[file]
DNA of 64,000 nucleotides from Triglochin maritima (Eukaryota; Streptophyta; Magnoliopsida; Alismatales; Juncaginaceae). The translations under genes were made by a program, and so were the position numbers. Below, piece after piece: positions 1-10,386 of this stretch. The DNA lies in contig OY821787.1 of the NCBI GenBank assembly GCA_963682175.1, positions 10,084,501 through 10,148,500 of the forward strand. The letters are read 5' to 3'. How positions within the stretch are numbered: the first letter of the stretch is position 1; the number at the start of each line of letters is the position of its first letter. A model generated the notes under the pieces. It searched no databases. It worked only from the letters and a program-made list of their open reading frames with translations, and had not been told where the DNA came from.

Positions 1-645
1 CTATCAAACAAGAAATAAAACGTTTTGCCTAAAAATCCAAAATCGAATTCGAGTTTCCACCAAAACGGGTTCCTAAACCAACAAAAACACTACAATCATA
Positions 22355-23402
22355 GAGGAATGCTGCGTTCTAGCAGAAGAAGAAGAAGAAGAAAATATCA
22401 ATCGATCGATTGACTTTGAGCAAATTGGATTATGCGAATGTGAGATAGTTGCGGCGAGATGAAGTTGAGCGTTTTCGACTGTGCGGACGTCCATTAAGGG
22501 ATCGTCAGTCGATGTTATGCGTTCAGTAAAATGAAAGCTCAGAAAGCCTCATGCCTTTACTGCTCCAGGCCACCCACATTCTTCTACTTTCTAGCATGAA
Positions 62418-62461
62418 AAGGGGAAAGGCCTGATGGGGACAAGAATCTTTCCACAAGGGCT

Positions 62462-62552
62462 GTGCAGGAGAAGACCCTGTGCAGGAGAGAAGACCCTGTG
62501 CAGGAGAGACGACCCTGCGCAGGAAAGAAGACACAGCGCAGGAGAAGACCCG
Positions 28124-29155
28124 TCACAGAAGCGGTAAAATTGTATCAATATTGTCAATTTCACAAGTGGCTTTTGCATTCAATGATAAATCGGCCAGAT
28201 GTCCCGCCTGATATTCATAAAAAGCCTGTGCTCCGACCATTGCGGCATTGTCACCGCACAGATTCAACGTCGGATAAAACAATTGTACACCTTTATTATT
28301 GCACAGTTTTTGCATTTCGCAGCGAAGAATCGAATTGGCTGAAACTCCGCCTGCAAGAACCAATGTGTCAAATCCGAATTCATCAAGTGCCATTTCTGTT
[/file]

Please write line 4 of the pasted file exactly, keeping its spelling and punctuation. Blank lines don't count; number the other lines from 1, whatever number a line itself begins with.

Positions 22355-23402